It isn’t always easy loving Prince — which seems to be just how the brilliant but occasionally baffling musician wants it.
This week, Prince launched a splashy intergalactic Web site, LOtUSFLOW3R.com, offering his most obsessive fans a year’s worth of access to various manifestations of his creative genius — including an early crack at his new, at-times-terrific triple-titled triple album — for $77. But before they could sign up, they had to figure out how to get past the site’s instruction-free front page, a task that required the unearthing of two clues stashed like Easter eggs on the page.
Once the user registered, the Prince treasure hunt continued, with three new albums ( “LOtUSFLOW3R” and “MPLSoUND,” plus a new protege’s project, “Elixer,” co-written and co-produced by Prince) stashed in different sections of the Flash-heavy site. To access “MPLSoUND,” for instance, one had to triple-click the strings of the powder-blue Fender Stratocaster that popped onto the screen only after one clicked on the white swan with a headphone jack for a head. And no, I was not dreaming when I wrote this.
This is how Prince treats his most devoted fans?
After running the digital gantlet, though, there was a real reward, not just in the archival videos and other extras that were pulled from Prince’s vaults and splashed throughout the site, but also in some of the new music, too.
The guitar-heavy “LOtUSFLOW3R” and the funked-up “MPLSoUND” are not exactly all-time Prince classics, but they’re filled with enough standout musical moments to keep discerning musicologists happy. (As always, they’re also filled with titles that look like typos — further evidence that the unspoken life’s mission of His Royal Badness is to drive copy editors crazy.) The generally strong quality comes as something of a relief, given some of his earlier, execrable efforts, from “The Rainbow Children” to “Come.”
The sprawling three-album set will be available exclusively at Target stores and on the company’s no-Easter-eggs-required Web site beginning tomorrow for $11.98. Including the tracks from “Elixer” — a limpid, fairly generic set of airy, cooing soul by Bria Valente, who is Prince’s new Tamar (who was supposed to be his new Apollonia) — that works out to roughly 4 cents per song.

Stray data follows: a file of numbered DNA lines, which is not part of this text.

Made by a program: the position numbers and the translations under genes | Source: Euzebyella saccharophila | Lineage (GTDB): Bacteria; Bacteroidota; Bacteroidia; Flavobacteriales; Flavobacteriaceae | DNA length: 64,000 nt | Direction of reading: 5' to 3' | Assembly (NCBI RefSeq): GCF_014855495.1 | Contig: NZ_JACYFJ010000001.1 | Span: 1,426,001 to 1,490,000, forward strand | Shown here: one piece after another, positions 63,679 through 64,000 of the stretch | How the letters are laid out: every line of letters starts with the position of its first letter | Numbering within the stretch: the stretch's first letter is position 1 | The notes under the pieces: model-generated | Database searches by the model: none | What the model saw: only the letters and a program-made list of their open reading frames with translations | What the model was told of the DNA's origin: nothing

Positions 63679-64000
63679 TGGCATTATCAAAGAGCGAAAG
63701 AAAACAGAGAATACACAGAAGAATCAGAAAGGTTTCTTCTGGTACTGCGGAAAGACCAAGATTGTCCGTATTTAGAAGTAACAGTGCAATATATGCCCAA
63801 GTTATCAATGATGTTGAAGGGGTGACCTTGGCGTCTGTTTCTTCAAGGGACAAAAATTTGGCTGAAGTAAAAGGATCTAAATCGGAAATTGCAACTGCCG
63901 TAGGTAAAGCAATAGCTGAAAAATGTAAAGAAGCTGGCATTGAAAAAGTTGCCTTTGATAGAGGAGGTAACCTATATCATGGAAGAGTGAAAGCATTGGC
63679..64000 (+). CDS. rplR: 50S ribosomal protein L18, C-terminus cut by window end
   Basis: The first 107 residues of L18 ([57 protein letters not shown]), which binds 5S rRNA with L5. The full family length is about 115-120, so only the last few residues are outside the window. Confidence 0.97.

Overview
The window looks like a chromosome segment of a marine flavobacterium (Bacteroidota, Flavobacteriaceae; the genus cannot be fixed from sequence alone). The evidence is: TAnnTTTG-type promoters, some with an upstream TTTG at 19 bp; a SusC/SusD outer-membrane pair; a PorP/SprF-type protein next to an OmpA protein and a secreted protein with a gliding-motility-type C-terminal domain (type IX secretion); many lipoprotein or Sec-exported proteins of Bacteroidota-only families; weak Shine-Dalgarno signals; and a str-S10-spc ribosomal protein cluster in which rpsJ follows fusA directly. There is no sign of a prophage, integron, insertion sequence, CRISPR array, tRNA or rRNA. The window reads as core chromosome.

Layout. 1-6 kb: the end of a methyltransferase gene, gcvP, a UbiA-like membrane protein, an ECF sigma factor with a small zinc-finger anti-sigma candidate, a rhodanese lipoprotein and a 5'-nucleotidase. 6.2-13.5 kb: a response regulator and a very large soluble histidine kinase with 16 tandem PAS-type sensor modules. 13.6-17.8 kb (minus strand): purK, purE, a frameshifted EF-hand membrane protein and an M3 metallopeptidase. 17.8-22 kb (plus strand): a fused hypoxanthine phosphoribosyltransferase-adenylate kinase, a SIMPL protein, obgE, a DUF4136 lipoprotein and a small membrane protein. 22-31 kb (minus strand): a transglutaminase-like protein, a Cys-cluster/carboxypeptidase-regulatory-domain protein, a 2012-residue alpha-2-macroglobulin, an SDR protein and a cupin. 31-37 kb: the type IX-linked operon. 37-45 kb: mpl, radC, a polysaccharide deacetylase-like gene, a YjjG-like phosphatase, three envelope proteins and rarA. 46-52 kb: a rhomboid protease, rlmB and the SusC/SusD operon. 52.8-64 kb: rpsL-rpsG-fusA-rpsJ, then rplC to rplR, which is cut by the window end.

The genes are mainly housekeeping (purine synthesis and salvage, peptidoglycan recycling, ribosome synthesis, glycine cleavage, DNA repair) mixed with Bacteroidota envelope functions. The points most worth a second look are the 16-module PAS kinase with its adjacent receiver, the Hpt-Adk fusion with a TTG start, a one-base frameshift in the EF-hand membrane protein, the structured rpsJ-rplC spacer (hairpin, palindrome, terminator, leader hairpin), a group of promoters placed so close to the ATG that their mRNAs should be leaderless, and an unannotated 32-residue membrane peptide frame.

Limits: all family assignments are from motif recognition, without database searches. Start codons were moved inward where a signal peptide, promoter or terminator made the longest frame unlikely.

Call it the Prince stimulus package! And don’t bother with the double-entendre: The formerly freak-nasty singer scraped his dirty mind — and music — out of the gutter when he became a Jehovah’s Witness. One reminder comes on “Love Like Jazz,” a snoozy “LOtUSFLOW3R” song on which Prince, now 50, sounds downright tame as he sings about the female form over some Esquivel-style lounge music.
Prince could have easily cut this and several other duds (helter-skelter surf-pop song “No More Candy 4 U,” the cranky hip-hop rant “Ol’ Skool Company” ) to make a single, superlative disc out of the project. But he’d apparently rather leave the editing to others. That, and he opted to keep his musical personalities separate.
“LOtUSFLOW3R” is a moody, meandering, esoteric psychedelic-rock album on which the little purple polyglot gets in touch with his inner “Purple Haze” and pays homage to Jimi Hendrix via liberal use of Hendrix’s sonic signatures, from the wah-wah that opens “Dreamer” to the driving fuzztone chords of the explosive workout “Wall of Berlin.”
It’s one guitar virtuoso feting another, with Prince turning in dazzling instrumental performances on track (the simmering statement song “Colonized Mind” ) after track (the tender but blistering “Boom” ). Occasionally, though, the instrumental prowess simply sounds self-indulgent, as on the New Age almost-instrumental “Back 2 the Lotus,” whose shifty, spacey jazz chords suggest Prince trying out for Phish.
Prince turns his funkier side loose on “MPLSoUND” (short for Minneapolis Sound), which is full of frisky club songs that tend to blend the musician’s vintage synth-and-drums sound with some modern twists, most notably the Auto-Tune vocal effect. Whereas Auto-Tune can be a dangerous weapon in the hands of some artists, Prince uses it sparingly to add to the giddy feel of club jams such as the boastful “(There’ll Never B) Another Like Me” and the high-octane standout “Chocolate Box.” It’s thrilling stuff that serves as a reminder of why we loved Prince in the first place.